Background: Although women make up nearly half of medical school classes in the United States, just over 20% of residents in surgery are women (excluding obstetrics/gynecology). The objective of this study was to identify whether the proportion of women surgeons on the faculty who have frequent encounters with medical students during their surgery rotation influences the student's perceptions about women surgeons or their career choice.
Methods: Seven US medical schools with proportions of women surgeons on the fulltime faculty varying from 10% to 40% were selected to participate in this survey. Women medical students graduating in the spring of 2000 were asked to complete an anonymous 29 question survey designed to assess their perceptions of women surgeons' career satisfaction. Demographic information about the students such as career choice, age, and marital status was also collected. The differences in responses between those schools with 40% women faculty and those with less than 15% were analyzed.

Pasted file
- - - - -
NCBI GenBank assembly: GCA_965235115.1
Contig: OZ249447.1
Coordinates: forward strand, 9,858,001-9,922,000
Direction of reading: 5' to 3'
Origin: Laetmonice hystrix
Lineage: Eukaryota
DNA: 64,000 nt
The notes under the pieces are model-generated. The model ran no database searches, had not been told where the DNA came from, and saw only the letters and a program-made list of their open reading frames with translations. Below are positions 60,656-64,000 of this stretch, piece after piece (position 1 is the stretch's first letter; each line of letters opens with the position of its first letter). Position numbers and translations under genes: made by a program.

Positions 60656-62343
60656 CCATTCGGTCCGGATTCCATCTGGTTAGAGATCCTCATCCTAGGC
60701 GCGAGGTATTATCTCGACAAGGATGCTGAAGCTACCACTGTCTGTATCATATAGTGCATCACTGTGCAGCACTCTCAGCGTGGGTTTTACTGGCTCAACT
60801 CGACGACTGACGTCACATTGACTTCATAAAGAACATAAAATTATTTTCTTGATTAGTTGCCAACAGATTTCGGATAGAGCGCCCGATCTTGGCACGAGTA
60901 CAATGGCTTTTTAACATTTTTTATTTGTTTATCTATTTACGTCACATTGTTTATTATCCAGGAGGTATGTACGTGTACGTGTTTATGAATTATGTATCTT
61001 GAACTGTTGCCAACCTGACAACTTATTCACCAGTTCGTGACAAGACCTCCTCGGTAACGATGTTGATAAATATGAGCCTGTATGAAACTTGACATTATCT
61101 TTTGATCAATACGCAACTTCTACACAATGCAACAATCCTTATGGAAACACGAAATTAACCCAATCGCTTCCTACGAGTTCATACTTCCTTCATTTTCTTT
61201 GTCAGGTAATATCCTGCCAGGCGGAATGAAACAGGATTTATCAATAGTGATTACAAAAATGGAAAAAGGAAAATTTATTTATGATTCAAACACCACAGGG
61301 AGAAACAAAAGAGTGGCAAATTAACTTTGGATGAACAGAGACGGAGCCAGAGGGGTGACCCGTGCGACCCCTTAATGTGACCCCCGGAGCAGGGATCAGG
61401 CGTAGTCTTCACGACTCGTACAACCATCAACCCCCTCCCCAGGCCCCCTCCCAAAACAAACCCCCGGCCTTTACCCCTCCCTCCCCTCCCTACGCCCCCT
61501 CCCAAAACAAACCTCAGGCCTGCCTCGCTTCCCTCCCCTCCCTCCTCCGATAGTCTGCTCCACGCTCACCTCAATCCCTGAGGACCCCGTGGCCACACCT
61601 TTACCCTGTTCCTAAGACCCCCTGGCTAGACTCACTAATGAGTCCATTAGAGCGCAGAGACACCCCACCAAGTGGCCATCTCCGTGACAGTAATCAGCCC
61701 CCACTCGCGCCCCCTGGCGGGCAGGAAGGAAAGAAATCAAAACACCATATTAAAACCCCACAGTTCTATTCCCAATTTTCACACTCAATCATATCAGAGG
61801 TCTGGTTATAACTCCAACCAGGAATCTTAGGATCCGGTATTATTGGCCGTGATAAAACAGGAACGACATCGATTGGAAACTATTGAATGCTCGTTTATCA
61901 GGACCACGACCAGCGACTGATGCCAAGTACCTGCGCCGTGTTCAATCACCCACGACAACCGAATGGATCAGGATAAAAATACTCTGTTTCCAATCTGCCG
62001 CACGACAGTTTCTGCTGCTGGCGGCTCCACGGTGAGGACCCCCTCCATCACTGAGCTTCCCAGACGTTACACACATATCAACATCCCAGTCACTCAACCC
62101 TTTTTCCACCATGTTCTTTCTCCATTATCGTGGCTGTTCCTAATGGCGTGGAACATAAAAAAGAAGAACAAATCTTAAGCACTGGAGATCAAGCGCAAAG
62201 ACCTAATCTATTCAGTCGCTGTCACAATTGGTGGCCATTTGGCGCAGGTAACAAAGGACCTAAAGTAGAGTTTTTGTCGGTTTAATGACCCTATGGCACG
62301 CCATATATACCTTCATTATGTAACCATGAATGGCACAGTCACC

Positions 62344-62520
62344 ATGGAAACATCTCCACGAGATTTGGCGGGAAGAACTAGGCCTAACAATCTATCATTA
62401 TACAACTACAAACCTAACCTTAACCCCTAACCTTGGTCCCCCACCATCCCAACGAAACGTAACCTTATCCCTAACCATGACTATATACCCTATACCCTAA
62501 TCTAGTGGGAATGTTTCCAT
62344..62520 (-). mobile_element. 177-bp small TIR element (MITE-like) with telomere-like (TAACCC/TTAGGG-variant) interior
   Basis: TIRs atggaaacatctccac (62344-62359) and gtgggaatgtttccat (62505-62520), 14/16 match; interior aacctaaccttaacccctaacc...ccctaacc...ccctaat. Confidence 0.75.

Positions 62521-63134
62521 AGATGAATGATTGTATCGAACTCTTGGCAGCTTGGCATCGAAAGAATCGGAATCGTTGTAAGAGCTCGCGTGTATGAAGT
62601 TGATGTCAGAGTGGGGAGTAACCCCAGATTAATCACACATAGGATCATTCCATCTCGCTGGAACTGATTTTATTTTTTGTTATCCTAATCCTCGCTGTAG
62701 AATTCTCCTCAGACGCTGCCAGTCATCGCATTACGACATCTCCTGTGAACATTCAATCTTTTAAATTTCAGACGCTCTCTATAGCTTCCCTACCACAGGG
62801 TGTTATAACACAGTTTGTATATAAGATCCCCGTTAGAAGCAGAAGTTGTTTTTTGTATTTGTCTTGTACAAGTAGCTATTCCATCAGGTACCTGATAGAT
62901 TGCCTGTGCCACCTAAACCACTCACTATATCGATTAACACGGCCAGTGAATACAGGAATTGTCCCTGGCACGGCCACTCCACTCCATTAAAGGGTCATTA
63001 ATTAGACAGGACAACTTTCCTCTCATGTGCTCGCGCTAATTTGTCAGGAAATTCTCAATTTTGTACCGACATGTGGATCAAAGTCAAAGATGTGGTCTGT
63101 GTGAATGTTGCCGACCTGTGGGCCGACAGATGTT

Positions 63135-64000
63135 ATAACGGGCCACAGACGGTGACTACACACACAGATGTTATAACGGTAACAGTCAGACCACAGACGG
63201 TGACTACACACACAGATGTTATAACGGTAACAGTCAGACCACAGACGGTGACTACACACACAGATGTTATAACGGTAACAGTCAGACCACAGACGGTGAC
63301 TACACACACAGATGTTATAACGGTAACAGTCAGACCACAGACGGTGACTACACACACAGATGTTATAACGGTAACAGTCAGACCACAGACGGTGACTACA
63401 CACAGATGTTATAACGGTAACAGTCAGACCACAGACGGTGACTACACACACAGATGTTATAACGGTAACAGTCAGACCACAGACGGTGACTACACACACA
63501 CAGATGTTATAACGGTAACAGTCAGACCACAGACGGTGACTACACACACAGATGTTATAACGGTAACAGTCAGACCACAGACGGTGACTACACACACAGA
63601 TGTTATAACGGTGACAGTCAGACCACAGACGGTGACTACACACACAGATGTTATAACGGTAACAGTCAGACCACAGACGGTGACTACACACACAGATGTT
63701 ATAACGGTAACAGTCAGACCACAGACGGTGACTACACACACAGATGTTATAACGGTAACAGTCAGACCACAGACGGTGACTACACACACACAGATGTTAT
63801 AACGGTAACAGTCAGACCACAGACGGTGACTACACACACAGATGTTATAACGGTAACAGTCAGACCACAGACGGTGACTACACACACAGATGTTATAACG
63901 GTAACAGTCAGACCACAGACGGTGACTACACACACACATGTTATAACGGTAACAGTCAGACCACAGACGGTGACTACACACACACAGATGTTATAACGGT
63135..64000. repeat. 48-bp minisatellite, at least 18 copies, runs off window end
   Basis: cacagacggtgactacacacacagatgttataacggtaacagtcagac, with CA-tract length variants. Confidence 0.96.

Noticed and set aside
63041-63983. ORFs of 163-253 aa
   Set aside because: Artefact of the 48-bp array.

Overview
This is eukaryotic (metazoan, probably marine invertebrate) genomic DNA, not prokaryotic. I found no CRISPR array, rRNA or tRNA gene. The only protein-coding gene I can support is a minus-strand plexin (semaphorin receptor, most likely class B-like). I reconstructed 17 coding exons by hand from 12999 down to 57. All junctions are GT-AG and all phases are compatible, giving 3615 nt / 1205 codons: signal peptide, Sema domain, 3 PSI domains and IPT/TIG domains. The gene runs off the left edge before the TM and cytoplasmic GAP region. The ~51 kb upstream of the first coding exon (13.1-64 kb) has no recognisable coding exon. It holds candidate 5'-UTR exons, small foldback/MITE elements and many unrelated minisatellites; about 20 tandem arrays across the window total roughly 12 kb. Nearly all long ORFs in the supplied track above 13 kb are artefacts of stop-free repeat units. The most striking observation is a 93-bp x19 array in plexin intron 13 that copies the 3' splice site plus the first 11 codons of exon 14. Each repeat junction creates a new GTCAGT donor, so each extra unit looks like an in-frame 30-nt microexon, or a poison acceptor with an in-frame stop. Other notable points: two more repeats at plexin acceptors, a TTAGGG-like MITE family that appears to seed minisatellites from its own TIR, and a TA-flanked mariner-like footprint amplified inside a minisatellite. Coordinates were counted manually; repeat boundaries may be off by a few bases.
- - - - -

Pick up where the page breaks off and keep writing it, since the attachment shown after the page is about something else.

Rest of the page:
Results: The overall response rate was 74% (305 of 413). Forty-five percent of students had daily or weekly contact with a woman surgery attending. There were no differences in perceptions of women surgeons' career satisfaction for those students at schools with 40% women surgeons versus those with less than 15%. However, 21 of 24 (88%) students choosing surgery as a career were from the three schools with a greater number of women surgical role models (P <0.0001). Students who chose a career in surgery perceived the women faculty's career satisfaction to be higher than did those students not choosing a surgical career (P <0.01).
Conclusions: Women medical students perception of women surgeons' career satisfaction did not appear to be affected by the proportion of women surgeons on the faculty at their medical school. However, their choice of surgery as a career was strongly associated with a higher proportion of women on the surgical faculty.